unauthorized node on the same link. unauthorized node on the same link.
Link-local addresses allocated from the prefix 169.254.0.0/16 are The vulnerabilities of IPv6 link local addresses in NDP can be
available in IPv4 as well and procedures for using them are described mitigated in several ways. A general solution will require
in [RFC3927] but the security issues were not as pronounced as for
IPv6 for the following reasons:
o link-local addresses are not mandatory in IPv4 and are primarily
intended for isolated or ad hoc networks that cannot acquire a
routable IPv4 address by other means,
o IPv4 link-local addresses are not universally supported across
operating systems, and
o the IPv4 link-local address should be removed when a non-link-
local address is configured on the interface and will generally
not be allocated unless other means of acquiring an address are
not available.
These vulnerabilities can be mitigated in several ways. A general
solution will require
o authenticating the link layer connectivity, for example by using o authenticating the link layer connectivity, for example by using
IEEE 802.1x functionality, port-based MAC address security IEEE 802.1X functionality [IEEE.802-1X.2004] or physical security,
(locking), or physical security, and and
o using SEcure Neighbor Discovery (SEND) to create a o using SEcure Neighbor Discovery (SEND) to create a
cryptographically generated link-local address as described in cryptographically generated link-local address as described in
[RFC3971] that is tied to the authenticated link layer address. [RFC3971] that is tied to the authenticated link layer address.
This solution would be particularly appropriate in wireless LAN This solution would be particularly appropriate in wireless LAN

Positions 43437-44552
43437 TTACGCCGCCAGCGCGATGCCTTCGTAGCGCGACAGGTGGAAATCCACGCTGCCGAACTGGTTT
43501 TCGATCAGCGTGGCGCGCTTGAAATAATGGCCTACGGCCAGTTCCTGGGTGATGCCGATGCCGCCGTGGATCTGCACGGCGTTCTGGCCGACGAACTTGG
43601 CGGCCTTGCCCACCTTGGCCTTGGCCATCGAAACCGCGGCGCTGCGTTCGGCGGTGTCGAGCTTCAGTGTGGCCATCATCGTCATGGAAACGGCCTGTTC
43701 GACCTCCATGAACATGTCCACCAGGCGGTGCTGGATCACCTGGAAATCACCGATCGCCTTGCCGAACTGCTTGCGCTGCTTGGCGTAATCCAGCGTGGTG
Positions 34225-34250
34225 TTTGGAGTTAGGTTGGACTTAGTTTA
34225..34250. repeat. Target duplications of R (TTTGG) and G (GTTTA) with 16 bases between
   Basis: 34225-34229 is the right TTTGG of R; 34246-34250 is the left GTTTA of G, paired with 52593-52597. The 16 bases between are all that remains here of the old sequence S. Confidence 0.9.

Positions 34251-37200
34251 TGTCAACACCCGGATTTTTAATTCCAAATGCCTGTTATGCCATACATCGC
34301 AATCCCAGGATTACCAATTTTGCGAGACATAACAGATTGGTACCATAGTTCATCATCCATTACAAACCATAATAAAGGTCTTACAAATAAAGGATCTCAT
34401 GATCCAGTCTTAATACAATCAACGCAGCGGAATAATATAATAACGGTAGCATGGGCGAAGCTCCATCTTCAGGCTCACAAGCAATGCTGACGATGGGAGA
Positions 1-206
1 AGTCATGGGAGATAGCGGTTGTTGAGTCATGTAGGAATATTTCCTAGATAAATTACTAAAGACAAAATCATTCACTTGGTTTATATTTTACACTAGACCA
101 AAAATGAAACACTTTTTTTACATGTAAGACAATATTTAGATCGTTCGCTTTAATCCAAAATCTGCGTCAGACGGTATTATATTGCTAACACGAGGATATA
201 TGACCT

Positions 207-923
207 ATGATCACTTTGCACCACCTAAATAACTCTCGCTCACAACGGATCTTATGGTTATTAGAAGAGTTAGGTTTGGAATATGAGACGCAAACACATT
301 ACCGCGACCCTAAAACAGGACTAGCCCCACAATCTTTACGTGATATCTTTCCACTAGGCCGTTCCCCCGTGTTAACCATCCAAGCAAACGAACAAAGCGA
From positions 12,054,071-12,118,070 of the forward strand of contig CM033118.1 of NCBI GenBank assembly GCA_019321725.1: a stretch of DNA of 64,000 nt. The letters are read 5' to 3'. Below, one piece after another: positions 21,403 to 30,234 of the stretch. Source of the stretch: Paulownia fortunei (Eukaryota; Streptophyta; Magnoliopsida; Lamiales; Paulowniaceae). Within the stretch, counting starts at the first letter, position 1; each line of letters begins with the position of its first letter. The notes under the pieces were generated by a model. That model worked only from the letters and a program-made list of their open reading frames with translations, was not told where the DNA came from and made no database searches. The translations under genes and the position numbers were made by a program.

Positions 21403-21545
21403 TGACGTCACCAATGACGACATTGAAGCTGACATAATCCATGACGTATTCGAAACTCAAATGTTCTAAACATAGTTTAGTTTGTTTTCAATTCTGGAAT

deployments where it is difficult to physically secure the deployments where it is difficult to physically secure the
infrastructure infrastructure, but may not be considered necessary in wired
environments where the physical infrastructure can be kept secure by
other means.
In wired environments, where the physical infrastructure is Limiting the potentiality for abuse of link local addresses in
reasonably secure, it may be sufficient to ignore communication general packet exchanges is more problematic because there may be
requests originating from a link-local address for other than local circumstances, such as isolated networks, where usage is appropriate
network management purposes. This requires that nodes should only and discrimination between use and abuse requires complex filtering
accept packets with link-local addresses for a limited set of rules which have to be implemented on hosts. The risk of misuse may
protocols including NDP, MLD and other functions of ICMPv6. be deemed too small compared with the effort needed to control it,
but special attention should be paid to tunnel end-points (see
Section 2.4, Section 3.2 and Section 3.3).
Any filtering has to be provided by a host-based or bridging
firewall. In general link local addresses are expected to be used by
applications that are written to deal with specific interfaces and
links. Typically these application are used for control and
management, A node which is attached to multiple links has to deal
with the potentially overlapping link local address spaces associated
with these links. IPv6 provides for this through zone identifiers
that are used to discriminate between the different address scopes
[RFC4007] and the scope identifier that can be associated with a
socket address structure [RFC3493]. Most users are unfamiliar with
these issues and general purpose applications are not intended to
handle this kind of discrimination. Link local addresses are not
normally used with the Domain Name System (DNS) and DNS cannot supply
zone identifiers. If it is considered necessary to prevent the use
of link local addresses by other than control and management
protocols, administrators may wish to consider limiting the protocols
that can be used with link local addresses. At a minimum ICMPv6 and
any intra-domain routing protocol (such as Open Shortest Path First
(OSPF) or Routing Information Protocol (RIP)) in use need to be
allowed but other protocols may also be needed. RIP illustrates the